Grammar: How I overcame the writer’s boogie man.

I spent my Friday night and all of today (Saturday) reading ‘Word study and English grammar. A Primer of Information about words’ By Frederick W. Hamilton. I have known for some time that my grammar is not excellent but refused to give in and learn the more complex writing rules. I held the solemn suspicion that revising my language usage would stifle my creativity and make me a dull writer. However as the publishing date of my first novella draws closer, I realize that poor grammar may discredit a lot of my hard work.

The fear of dulling my writing style has been thrown out of the window. Contrary to my belief, grammar (once understood) simply brings clarity to writing. She states the obvious you say! However my perceived complexity of grammar resulted in an unwarranted fear that I am happy to have put to bed. For those of you out there who like me have refused to revise interjections, adverbs and the like…do it! It will change your thought and writing life!

To wet your grammar buds I have listed 5 little gems I picked up:

1. Let each sentence have one, and only one principal subject of thought.
2. The connection between two long sentences or paragraphs sometimes requires a short intervening sentence showing the transition of thought.
3. Report a speech in the first person where necessary to avoid ambiguity.
4. Do not use ‘and which’ for ‘which’
5. ‘At least’, ‘always’, and other adverbvial adjuncts sometimes produce ambiguity.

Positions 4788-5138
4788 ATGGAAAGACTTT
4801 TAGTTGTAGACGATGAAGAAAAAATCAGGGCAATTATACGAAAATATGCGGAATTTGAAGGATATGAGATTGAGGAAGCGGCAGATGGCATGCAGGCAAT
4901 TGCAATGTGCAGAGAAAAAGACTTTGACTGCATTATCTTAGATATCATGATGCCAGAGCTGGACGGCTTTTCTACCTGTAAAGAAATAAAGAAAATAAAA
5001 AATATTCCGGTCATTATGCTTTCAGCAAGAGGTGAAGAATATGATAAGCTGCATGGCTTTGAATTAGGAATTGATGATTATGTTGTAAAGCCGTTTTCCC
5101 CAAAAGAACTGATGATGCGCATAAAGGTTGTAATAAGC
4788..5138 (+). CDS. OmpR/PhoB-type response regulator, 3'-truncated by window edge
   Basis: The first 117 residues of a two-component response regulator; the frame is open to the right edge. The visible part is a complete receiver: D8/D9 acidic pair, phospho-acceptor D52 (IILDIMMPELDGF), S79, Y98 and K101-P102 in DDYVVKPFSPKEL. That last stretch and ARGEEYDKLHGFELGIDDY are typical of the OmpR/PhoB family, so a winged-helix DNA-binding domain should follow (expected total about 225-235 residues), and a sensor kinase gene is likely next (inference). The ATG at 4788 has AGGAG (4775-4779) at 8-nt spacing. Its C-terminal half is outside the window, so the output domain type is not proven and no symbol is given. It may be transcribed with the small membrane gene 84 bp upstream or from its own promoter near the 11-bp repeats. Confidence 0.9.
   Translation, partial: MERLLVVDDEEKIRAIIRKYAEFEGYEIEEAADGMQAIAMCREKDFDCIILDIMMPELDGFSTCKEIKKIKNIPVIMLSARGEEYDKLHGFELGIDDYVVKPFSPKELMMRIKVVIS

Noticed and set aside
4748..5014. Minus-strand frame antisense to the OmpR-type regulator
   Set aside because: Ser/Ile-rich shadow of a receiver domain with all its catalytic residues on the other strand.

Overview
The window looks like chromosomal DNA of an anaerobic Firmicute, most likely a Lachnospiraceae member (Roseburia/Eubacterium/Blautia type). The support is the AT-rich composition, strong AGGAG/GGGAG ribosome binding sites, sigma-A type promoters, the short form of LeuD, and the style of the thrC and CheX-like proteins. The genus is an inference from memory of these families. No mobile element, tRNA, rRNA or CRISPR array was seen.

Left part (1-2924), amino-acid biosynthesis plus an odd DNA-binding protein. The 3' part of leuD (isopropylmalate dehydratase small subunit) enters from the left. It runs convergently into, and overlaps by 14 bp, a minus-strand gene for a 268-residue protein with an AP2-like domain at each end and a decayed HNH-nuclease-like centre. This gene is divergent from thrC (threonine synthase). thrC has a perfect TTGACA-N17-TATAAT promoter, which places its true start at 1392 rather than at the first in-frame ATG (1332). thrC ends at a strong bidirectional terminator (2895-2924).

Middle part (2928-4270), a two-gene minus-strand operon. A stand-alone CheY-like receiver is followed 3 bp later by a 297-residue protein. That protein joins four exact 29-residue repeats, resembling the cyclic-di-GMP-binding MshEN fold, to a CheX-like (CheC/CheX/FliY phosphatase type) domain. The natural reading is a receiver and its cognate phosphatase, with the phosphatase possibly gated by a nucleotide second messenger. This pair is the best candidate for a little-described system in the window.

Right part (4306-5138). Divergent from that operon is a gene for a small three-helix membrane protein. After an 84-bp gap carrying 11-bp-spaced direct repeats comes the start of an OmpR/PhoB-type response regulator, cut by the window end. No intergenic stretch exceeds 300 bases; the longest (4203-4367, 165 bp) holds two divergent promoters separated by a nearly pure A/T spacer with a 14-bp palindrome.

P.S. Did you know that a paragraph longer than 300 words can be split into 2 paragraphs even if no new subject is raised!


About Plantain Periodicals

Hello! Welcome to the Plantain Periodicals blogs. The name stems from the kitchen moments I had with my friends at university cooking plantain and planning our lives together. I have used this space as a window into my mind and the way I make sense of all my experiences through writing.This is where I share those conversations and moments that happen inside my head as a young woman growing up in 21st century London. Hopefully you'll be entertained and also learn a thing or two. My main blog ad: My literature blog: NMx
This entry was posted in writing and tagged , , , , , , . Bookmark the permalink.

One Response to Grammar: How I overcame the writer’s boogie man.

  1. Kemi says:

    Great post! I’ll be needing these tips as I start writing a novel for National Novel Writing Month ( K

Leave a Reply

Fill in your details below or click an icon to log in: Logo

You are commenting using your account. Log Out /  Change )

Google+ photo

You are commenting using your Google+ account. Log Out /  Change )

Twitter picture

You are commenting using your Twitter account. Log Out /  Change )

Facebook photo

You are commenting using your Facebook account. Log Out /  Change )


Connecting to %s